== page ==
Say you had a medical issue or injury, work-related or not. At some point, you may have reached out to your employer about working with some restrictions. Your supervisor might believe that certain restrictions will prevent you from performing the job as needed, emails HR and indicates an inability to accommodate the restrictions. It is then communicated to you that the you cannot work until you are fully recoverd, or 100% healed. This position by the employer would be a failure to engage in the interactive process to determine reasonable accommodations for your disability.
So, what should happen if you reach out to your employer to return to work with reasonable restrictions? Your manager, supervisor and/or HR personnel should clarify the scope of those restrictions with you, if necessary. If a job description exists for your position, you and the employer can review those duties and see what is listed as an essential function of the job, understand how others may have been accommodated in similar situations, and evaluate whether the you can or cannot perform the essential functions of the job with any accommodation.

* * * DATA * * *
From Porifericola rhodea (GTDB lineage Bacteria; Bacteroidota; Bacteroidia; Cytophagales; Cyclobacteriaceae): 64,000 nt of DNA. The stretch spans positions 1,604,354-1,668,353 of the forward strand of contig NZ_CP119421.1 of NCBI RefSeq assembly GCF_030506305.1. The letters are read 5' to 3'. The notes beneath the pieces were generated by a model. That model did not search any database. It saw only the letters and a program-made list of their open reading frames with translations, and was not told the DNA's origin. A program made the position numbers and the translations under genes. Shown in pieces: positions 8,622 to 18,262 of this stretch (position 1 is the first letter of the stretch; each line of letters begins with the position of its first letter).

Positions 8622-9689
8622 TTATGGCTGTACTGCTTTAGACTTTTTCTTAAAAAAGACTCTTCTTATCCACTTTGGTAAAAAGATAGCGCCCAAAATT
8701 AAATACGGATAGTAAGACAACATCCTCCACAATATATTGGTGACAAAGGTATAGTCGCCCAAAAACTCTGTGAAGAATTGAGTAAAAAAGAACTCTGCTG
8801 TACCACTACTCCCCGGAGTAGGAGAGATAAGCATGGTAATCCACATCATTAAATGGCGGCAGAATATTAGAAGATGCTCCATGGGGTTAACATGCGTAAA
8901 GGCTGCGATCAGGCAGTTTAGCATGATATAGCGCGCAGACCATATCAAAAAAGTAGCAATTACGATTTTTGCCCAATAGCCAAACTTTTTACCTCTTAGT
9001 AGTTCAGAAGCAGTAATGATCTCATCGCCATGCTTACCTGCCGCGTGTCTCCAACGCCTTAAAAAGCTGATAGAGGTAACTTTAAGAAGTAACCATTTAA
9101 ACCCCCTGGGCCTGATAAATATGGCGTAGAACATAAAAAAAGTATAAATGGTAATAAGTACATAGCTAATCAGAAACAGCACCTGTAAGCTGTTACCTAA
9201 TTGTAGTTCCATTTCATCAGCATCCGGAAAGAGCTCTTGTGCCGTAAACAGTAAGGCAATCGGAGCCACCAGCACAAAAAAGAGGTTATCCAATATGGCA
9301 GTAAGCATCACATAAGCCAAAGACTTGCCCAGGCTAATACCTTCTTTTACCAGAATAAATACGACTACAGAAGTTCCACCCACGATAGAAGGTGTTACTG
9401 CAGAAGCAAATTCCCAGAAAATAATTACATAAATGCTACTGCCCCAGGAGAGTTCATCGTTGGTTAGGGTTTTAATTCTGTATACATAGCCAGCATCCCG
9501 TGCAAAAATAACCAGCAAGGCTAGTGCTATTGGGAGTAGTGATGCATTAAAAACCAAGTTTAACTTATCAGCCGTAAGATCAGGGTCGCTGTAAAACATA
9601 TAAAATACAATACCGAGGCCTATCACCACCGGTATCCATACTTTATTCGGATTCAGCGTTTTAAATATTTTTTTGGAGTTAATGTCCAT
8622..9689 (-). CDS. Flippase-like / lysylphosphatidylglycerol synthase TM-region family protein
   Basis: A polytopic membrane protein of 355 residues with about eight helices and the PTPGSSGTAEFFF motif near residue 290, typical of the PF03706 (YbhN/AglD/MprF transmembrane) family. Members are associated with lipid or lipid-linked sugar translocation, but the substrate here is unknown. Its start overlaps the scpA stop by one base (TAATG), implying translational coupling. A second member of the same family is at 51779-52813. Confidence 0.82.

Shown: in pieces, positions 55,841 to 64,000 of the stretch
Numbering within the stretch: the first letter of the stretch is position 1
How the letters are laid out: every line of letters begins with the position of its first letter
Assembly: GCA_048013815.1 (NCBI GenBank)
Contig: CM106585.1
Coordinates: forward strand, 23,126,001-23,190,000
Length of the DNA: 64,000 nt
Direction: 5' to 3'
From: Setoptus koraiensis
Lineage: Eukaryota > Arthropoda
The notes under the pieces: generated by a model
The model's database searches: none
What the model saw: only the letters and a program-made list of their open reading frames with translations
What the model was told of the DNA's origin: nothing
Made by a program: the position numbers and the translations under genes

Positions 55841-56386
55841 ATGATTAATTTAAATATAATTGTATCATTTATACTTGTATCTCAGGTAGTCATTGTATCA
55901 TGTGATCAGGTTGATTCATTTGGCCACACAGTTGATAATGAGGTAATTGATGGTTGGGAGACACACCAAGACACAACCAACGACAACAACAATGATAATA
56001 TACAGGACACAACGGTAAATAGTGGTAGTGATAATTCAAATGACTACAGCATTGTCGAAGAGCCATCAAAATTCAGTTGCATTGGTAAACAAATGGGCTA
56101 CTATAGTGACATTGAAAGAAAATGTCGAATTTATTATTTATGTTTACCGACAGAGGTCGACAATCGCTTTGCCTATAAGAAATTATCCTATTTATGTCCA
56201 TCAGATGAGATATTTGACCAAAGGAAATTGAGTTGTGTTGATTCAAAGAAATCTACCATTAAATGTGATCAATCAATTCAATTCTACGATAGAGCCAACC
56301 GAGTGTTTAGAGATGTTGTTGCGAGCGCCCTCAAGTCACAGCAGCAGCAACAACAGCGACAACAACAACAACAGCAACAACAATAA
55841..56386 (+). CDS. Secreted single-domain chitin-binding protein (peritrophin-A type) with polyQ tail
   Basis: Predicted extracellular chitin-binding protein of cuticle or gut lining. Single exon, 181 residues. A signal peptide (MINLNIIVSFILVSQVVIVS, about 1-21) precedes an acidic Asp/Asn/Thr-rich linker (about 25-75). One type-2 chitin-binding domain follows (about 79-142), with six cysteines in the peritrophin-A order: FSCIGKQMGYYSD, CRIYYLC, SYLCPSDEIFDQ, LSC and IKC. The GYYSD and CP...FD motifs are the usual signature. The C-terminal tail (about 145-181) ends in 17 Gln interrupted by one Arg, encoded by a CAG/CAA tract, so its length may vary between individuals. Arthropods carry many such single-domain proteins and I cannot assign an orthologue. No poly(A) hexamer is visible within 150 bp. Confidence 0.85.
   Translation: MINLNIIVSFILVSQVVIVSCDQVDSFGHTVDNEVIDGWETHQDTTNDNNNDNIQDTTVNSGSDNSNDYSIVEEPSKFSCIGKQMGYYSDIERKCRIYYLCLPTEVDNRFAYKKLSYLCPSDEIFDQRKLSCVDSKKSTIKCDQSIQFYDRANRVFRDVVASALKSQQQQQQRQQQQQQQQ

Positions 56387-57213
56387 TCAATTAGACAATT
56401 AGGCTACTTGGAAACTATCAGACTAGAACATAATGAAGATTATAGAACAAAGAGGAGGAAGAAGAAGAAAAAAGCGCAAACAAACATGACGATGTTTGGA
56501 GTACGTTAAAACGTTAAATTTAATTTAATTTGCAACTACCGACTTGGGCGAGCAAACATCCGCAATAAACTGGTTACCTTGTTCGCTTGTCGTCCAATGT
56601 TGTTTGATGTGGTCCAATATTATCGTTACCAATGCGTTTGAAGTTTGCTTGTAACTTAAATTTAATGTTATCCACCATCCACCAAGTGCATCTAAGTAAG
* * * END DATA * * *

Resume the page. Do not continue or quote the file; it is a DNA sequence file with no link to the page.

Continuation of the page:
For example, say you are a manager at a bank and you recently hurt your right knee while playing football over the weekend. Your doctor says you can return to work, but you are not 100% healed. He might also say you need a 5-minute break every hour to stretch your knees. If this manager returns to work with the work restriction of a 5-minute break to walk around the office, her employer will have to go through the interactive process and accommodate the request if walking around for 5 minutes will not interfere with the manager’s ability to perform the essential duties of her job. The manager’s employer could not say, no, come back when you are 100% better.
If your employer says you cannot return to work until you are “100% healed” or similar language, this is a red flag, especially if your employer fails to accommodate and/or engage in any interactive process to understand your restrictions.